Casey, sommelier of The Pearl Wine Shop, owned by Andina
Restaurant, checks bottle samples before opening time.
Photo by Martha Wright
- 1303 NE Fremont Street
Andina - 1314 NW Glisan
Carafe - 200 SW Market
clarklewis - 1001
SE Water Avenue
Noble Rot - 1111 E. Burnside
Paley's Place - 1204 NW
Park Kitchen - 422 NW 8th
St. Honoré Boulangerie
- 2335 NW Thurman Street
Sinju Sushi - 1022 NW
Wright, and her husband Scott, own Scott Paul Wines,
one of Oregon's premier artisanal pinot noir producers.
She is a food columnist for Portland's Northwest Examiner,
and a regular contributor to Northwest Palate Magazine
and other regional publications. She was raised on the
good eats of New Orleans, Louisiana.
for Portland Dining
do we send our friends?
Take a look at these culinary recommendations
news is that you will eat well in Portland. The even better news is that
it may be difficult to decide where. The city's dining scene continues
to explode, and in this city of neighborhoods, several "restaurant rows"
have emerged, on both sides of the river.
this isn't necessarily a "Top 10," but the recommendations that I would
give my best friends. OK, even better than that; these are the recommendations
that I would give my chef friends visiting from out of town. An emphasis
on seasonal and local ingredients continues to be the mantra for our best
restaurants. But now, a new emphasis is placed on flexibility for the
customer. Put together a meal the way you like it, with big portions,
or lots of smaller plates. Graze or dig in. Either way, enjoy!
1303 NE Fremont
Dinner Monday - Saturday; lunch Wednesday
understand seasoning! Imagine a girl from Louisiana, such as myself, actually
giving a thumb's up to a displaced Cajun restaurant. But I'll say here
on the record that Acadia's version of Barbequed Shrimp rivals my favorite
version of the dish at Mr. B's Restaurant in New Orleans.
It's a large
serving of already shelled (head on) shrimp, cooked in a finger-licking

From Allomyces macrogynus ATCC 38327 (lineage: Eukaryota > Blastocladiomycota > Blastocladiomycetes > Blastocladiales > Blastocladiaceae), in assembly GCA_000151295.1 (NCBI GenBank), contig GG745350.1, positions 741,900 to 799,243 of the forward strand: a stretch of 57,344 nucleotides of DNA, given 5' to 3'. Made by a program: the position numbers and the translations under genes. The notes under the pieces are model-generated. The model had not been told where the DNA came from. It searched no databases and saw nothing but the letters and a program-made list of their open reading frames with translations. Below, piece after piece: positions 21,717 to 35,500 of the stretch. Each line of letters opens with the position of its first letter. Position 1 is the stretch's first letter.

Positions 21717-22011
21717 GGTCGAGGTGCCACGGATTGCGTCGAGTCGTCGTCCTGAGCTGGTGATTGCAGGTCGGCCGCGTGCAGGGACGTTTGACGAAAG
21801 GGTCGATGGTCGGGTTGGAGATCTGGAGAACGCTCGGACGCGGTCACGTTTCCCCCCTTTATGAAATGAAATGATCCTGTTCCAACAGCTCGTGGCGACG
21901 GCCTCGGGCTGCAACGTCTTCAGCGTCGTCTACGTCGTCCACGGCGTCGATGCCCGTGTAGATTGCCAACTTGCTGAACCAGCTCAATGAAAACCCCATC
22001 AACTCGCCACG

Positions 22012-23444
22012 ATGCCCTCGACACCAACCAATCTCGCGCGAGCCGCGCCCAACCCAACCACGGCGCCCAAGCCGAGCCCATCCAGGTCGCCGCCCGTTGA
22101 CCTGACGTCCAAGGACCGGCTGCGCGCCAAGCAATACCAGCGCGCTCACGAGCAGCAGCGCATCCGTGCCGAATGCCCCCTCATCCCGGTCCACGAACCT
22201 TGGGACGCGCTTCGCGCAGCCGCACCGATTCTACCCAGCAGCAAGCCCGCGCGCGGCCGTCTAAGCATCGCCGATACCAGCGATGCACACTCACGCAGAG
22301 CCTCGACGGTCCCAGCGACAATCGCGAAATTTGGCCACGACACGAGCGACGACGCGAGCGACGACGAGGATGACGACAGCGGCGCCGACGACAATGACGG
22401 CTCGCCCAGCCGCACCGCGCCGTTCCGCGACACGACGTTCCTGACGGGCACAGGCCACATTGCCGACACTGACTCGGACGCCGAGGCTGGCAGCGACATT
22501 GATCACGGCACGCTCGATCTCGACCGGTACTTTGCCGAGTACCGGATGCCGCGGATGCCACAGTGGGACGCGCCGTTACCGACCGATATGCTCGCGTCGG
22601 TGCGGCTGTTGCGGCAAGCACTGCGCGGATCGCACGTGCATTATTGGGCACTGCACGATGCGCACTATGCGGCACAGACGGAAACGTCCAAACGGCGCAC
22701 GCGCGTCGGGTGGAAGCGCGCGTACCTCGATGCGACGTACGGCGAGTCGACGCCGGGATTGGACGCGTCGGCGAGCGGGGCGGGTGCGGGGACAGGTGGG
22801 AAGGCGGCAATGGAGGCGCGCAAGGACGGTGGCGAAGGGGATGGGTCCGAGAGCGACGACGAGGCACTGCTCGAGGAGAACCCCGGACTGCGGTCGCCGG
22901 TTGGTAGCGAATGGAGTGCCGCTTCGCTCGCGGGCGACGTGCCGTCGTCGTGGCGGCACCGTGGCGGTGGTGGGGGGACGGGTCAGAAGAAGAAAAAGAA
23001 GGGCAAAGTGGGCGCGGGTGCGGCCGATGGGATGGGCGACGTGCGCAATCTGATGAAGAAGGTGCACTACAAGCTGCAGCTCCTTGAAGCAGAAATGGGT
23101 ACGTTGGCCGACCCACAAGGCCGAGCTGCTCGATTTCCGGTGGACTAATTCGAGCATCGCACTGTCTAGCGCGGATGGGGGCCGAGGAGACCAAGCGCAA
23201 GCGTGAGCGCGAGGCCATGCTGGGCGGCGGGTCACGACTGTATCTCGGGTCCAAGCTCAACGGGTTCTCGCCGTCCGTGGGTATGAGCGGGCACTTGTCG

sauce of butter, white wine, Worcestershire sauce and black pepper. It's
served with plenty of French bread and a small mound of rice, both vehicles
for dredging the wonderful, albeit filling, sauce.
has enjoyed the steak, served with potatoes laced with Morbier cheese.
The pecan pie and bread pudding are both excellent. Portions are large.
at this very attractive little Cajun bistro is both romantic and lively
as the space inevitably fills up.
1314 NW Glisan
Lunch Monday - Saturday, dinner daily, happy hour 4-6 p.m. daily
I just love
this Peruvian place for a fun, sexy, eating adventure. Full disclosure:
I've never eaten in the main dining room. I can't get past the bar. The
lengthy tapas menu is so reasonably priced, and the cocktails are exciting
and delicious. Some of my favorite items are the cebiches, the Serrano
ham, the stuffed yucca, the crispy shrimp or chicken crusted with quinoa
and the mussels. I like to try as many things as possible and Andina's
tapas pricing ($4.50 for small plates; $8.00 for large ones) allows me
to do that.
schedule for live music. Andina also owns a very unique wine shop, The
Pearl Wine Shop located on a lower level, where you can actually try any
bottle before you buy. After dinner, take a stroll around the Pearl neighborhood
for some art gallery-window shopping.
200 SW Market Street
Lunch Monday -Friday, dinner Monday - Saturday. Free valet or validated
… Finally, Portland has a quintessential French bistro, and its right
in the heart of downtown's performing arts district. Owned by Chef Pascal
Sauton and his wife, Julie, Carafe soothes the ache experienced by forlorn
Francophiles with its authentic décor and sublime dishes such as Steak
Tartare, house-made pâté, Moules-Frîtes, Skate with Capers, Coq au Vin,
Onion Soup, or Steak Frîtes.
1001 SE Water Avenue
Lunch Monday - Friday, dinner Monday - Saturday
young, they're hip and they're building a food empire in Portland. Owned
by Naomi and Michael Pommeroy and their rising star chef, Morgan Brownlow,
clarklewis restaurant defies convention (just as the restaurant name challenges
the way we normally refer to the famous explorers).
you might not expect from these young restaurateurs such reverence for
ingredients and time-honored, slow-cooking methods. While the crowd might
be hip at this former loading dock/warehouse space in industrial southeast
Portland, the food is anything but. It is, in fact, honest and even soulful.
roots are rustic-Italian, with a special touch with the braised meats